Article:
Friday, September 14, 2012

It is Time to Stick with Android

Posted by Hooch Tan in "Digital Home News" @ 02:00 PM

"Specs? The UG802 is powered by a Rockchip RK3066 ARM Cortex-A9 dual core processor paired with 1 GB of RAM, 4 GB integrated storage, a microSD card slot for expansion an integrated HDMI connector."

I have been seeing lots of TVs coming out lately that act a lot like smartphones and tablets. Watching a show is no longer enough these days. You have to keep in touch with everyone on Twitter and Facebook, surf the web and look up that actor in that show who does that thing on IMDB. Sadly, a lot of us probably have TVs that do not have all these hip features. While buying a new TV is always a nice proposition, the recent wave of Android on a stick can turn your existing TV into an amazing App experience! The only caveat is that while the sticks are getting cheap in price, don't forget, you will also need a remote or keyboard to go with it!

Nikon Announces D600 FX DSLR Camera, 18.5mm f/1.8 Nikon 1 Lens

Posted by Lee Yuan Sheng in "Digital Home Hardware & Accessories" @ 11:46 AM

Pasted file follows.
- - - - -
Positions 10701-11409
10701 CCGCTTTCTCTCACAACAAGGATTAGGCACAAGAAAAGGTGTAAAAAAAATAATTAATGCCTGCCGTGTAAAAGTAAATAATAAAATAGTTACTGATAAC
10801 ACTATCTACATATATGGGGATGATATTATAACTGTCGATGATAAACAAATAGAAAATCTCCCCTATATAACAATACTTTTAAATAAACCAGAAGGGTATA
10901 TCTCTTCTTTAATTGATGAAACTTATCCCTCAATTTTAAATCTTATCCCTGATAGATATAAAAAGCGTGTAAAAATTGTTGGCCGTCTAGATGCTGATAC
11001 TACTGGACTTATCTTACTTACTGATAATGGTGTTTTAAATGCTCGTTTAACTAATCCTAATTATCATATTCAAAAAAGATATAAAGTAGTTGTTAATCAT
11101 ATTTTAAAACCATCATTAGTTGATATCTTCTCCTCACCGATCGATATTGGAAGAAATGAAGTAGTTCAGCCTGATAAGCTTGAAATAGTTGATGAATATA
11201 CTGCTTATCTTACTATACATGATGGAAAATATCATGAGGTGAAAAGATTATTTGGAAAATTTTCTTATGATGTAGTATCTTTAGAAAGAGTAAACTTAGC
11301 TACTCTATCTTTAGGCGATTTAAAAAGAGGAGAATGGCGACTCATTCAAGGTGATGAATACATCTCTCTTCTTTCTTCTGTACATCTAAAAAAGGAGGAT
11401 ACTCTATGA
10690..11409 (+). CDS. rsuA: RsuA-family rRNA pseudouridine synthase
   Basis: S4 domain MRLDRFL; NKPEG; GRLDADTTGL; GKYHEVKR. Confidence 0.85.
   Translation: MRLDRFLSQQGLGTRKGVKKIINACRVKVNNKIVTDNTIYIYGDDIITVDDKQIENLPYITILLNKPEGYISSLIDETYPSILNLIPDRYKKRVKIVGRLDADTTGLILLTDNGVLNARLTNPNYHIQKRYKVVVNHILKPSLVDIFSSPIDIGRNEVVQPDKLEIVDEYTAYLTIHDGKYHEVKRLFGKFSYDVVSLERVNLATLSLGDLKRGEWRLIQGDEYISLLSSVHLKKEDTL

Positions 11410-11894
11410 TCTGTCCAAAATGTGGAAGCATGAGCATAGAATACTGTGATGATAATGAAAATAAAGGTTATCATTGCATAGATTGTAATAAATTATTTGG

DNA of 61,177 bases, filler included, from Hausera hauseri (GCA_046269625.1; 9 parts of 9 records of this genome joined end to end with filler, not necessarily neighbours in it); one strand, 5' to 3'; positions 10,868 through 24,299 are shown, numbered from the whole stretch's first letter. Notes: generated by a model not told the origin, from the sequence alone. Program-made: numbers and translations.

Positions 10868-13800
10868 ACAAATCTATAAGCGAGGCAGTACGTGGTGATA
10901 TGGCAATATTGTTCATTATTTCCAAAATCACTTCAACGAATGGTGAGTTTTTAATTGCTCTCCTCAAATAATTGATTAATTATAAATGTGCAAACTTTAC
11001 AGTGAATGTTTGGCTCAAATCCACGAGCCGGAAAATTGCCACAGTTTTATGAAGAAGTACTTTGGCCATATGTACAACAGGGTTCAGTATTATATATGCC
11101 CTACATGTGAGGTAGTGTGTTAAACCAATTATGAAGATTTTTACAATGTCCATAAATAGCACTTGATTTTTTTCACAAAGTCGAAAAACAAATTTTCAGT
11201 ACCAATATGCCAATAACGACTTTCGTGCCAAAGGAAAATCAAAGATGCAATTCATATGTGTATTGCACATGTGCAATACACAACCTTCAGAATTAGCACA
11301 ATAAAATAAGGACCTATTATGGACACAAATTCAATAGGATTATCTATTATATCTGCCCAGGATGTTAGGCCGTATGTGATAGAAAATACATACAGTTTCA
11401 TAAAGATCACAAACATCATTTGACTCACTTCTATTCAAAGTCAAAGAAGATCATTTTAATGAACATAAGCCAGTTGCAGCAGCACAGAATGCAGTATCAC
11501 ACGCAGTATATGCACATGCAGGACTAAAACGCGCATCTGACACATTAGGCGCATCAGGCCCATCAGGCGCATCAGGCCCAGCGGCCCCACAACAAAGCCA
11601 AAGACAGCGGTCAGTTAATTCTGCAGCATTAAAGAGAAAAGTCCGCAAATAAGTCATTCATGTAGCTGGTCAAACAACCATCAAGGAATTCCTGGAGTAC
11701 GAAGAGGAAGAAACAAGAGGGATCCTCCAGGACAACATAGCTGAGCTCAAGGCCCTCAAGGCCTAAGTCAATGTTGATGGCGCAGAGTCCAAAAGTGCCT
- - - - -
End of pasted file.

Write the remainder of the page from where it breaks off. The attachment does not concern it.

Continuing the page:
Well, after months and months of leaks, here it is. The Nikon D600. It is basically a D7000 with a 24 megapixel FX sensor, and the video functionality from the D4 and D800. So basically the rest of the camera almost reads like a D7000 spec sheet, with a 39 AF point system, 2016 pixel colour meter, a 5.5 FPS frame rate, a new 3.2" VGA LCD, a 100% viewfinder with 0.7x magnification, 1/200 flash sync speed, and a whole raft of manual features. On the video side, it does 24, 25 and 30 FPS at 1080p, and it can stream uncompressed video over the HDMI port. Nikon seems pretty confident that they will be able to deliver on September 18th (a local Nikon employee mentioned their Thailand plant has been fully restored), and the camera will be available for US$2100 for the body alone, or US$2700 with the AF-S 24-85mm f/3.5-4.5 VR lens. Check out the DPReview link for more photos, and a preview of the D600. On a personal note, I am somewhat crushed that there is no D400 - I have been waiting for a D300 replacement for a very long time. Even if I were to not buy it, I wanted to see Nikon's continued dedication to issuing a pro-level DX body. I guess Nikon has given their intentions here.